includes a variety of programs for public transportation, pedestrian and bicycle projects, Safe Routes to School (SRTS) education and infrastructure and Transportation Options programs. ODOT also provides significant funding for public and active transportation in other funding categories, such as safety, local government and ADA accessibility programs. There is $313 million in funding available for this category statewide.
ODOT’s Public Transportation Division is working to get these programs ready to offer grants and select projects on state highways. Within the Public and Active Transportation category, Region 1 helps propose and scope projects for two programs.
The Pedestrian and Bicycle Strategic Funding Program provides $45 million to address critical gaps in the state highway system for walking and biking. This is part of a $313 million investment in the Public and Active Transportation Program.
- Address pedestrian and bicycle gaps on the state system such as missing sidewalks, bike lanes and crossings.
- Prioritize projects at locations that provide an equity and safety benefit.
- Identify cost savings through leveraging with other ODOT projects such as repaving or curb ramp replacement at high priority pedestrian or bicycle locations.
Funding for the Pedestrian and Bicycle Strategic Program is allocated on a statewide basis.
The ODOT Safe Routes to School (SRTS) construction allocation is $10 million in federal funding to help reduce pedestrian and bicycle network gaps on ODOT roads within a mile of a school. “Safe Routes to School” refers to efforts that improve, educate, or encourage children safely walking (by foot or mobility device) or biking to school. Construction programs focus on making sure safe walking and biking routes exist through investments in crossings, sidewalks and bike lanes, flashing beacons, and the like.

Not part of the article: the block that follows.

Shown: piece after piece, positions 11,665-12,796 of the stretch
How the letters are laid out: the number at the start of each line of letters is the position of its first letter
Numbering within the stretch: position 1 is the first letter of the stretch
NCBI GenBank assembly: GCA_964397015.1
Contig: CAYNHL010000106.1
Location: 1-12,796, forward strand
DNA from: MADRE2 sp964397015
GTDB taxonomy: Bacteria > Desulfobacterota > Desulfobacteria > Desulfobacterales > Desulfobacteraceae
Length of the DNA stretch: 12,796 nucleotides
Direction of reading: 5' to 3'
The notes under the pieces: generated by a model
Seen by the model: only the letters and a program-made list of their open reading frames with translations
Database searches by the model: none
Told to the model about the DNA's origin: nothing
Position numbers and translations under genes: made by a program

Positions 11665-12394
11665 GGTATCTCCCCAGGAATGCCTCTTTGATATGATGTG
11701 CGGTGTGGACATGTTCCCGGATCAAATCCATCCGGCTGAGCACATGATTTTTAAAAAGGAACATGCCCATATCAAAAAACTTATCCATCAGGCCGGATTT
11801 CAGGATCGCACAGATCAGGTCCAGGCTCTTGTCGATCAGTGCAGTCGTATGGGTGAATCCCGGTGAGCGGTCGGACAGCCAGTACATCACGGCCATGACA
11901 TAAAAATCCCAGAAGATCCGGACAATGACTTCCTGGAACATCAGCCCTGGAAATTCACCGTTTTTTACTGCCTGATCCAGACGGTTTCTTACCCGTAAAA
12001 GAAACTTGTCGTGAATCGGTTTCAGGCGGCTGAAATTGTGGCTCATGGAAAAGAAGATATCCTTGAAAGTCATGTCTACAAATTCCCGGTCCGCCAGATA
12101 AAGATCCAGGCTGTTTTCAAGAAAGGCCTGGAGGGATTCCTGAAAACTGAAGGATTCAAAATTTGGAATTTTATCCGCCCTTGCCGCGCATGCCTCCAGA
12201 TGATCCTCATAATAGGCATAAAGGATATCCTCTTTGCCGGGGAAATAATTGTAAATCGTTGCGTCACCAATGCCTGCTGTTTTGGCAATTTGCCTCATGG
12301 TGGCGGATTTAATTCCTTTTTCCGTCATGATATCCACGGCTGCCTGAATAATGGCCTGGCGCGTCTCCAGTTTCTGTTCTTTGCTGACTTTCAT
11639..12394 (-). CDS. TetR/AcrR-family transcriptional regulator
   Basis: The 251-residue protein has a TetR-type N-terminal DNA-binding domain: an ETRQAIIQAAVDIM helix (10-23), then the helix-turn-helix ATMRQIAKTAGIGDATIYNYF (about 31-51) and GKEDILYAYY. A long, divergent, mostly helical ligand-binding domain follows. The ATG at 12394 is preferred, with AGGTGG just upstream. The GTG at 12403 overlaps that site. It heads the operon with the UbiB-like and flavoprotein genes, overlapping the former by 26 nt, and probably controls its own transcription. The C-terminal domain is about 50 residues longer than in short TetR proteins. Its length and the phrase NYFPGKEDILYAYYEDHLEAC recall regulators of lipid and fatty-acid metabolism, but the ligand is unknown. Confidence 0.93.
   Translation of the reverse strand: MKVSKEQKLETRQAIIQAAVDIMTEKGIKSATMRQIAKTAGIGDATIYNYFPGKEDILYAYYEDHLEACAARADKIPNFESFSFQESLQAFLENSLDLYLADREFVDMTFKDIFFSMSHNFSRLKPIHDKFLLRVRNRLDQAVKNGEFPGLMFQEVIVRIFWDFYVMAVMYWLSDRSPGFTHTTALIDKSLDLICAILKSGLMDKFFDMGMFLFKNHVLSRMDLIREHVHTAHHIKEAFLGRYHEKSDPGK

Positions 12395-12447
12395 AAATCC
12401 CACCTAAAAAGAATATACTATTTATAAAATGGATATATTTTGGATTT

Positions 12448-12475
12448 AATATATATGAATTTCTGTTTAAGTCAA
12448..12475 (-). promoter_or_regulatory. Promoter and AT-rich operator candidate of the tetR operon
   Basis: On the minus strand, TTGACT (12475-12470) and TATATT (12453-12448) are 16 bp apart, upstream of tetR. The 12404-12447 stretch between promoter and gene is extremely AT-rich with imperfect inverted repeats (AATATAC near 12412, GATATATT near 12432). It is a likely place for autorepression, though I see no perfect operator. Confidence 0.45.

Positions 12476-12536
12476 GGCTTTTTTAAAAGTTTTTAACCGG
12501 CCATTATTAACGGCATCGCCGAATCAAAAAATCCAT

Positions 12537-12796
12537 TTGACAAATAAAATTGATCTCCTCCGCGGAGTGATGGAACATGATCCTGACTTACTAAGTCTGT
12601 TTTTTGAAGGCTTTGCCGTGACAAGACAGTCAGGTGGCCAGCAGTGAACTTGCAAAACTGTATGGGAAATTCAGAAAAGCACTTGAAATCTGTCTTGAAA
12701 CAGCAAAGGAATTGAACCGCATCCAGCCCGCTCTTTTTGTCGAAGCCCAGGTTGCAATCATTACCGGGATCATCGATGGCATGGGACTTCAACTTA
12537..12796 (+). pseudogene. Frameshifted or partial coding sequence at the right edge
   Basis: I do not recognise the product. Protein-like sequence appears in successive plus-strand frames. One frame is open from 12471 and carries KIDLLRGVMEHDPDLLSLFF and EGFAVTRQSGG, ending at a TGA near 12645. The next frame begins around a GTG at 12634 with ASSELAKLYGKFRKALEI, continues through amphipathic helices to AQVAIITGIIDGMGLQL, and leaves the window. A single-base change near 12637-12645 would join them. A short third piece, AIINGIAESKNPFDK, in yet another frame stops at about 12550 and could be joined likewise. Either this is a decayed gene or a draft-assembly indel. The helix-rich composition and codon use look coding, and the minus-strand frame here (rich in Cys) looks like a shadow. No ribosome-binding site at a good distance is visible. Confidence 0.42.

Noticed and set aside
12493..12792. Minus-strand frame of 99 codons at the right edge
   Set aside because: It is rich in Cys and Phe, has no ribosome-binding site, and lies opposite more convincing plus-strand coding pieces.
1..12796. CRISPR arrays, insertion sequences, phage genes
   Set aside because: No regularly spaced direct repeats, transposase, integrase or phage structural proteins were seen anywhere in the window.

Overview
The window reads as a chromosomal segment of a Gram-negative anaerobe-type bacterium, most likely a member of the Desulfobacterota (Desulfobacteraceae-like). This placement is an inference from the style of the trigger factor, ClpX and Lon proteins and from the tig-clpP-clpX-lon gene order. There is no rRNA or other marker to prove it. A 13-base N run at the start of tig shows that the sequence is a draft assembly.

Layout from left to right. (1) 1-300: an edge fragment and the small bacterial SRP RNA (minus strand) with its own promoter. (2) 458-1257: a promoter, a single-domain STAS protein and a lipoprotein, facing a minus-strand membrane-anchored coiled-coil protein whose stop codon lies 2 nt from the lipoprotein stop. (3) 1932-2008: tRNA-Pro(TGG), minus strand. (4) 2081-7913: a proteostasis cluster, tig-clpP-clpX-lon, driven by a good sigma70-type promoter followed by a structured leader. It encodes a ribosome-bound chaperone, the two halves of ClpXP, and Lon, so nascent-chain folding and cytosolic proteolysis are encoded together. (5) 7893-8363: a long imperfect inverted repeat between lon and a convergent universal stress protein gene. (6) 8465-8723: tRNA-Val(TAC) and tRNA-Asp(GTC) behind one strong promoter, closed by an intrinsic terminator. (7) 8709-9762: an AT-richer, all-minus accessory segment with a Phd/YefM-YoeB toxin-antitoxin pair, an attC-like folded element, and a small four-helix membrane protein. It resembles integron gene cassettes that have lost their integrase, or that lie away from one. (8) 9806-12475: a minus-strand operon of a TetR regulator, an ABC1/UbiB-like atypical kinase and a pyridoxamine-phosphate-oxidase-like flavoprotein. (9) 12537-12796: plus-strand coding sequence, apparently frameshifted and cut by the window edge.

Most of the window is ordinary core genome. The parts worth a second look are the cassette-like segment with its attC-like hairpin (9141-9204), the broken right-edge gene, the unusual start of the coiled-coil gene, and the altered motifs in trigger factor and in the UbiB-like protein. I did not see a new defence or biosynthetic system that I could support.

Funding for the Safe Routes to School Program is allocated on a statewide basis.
about the Public and Active Transportation category.
In 2017, ODOT began work to bring 25,000+ curb ramps into compliance with Americans with Disabilities Act (ADA) standards over the next fifteen years. People with disabilities and everyone who uses sidewalks along the state transportation system will benefit from upgrades to existing curb ramps and pedestrian signals, and new ADA-compliant curb ramps and pedestrian signals where there are none currently.
View the final ADA program list (September 2023).
Electric Vehicle Program
The Oregon Transportation Commission committed over $100 million to increase public EV charging infrastructure in Oregon. About two-thirds of the funding must be spent on EV charging infrastructure along Alternative Fuel Corridors (AFCs), as per guidance from the Federal Highway Administration. The funding is distributed under the federal National Electric Vehicle Infrastructure (NEVI) Formula Program. AFCs are roads approved by the FHWA on which states may use federal funding to build EV charging and other alternative fuel infrastructure. Oregon has 11 roads designated as electric corridors under the program: Interstates 5, 82, 84, 205 and 405; US Highways 20, 26, 95, 97 and 101; and OR Highway 42. ODOT may propose additional roads for designation over the next five years.
View the final Electric Vehicle program list (September 2023).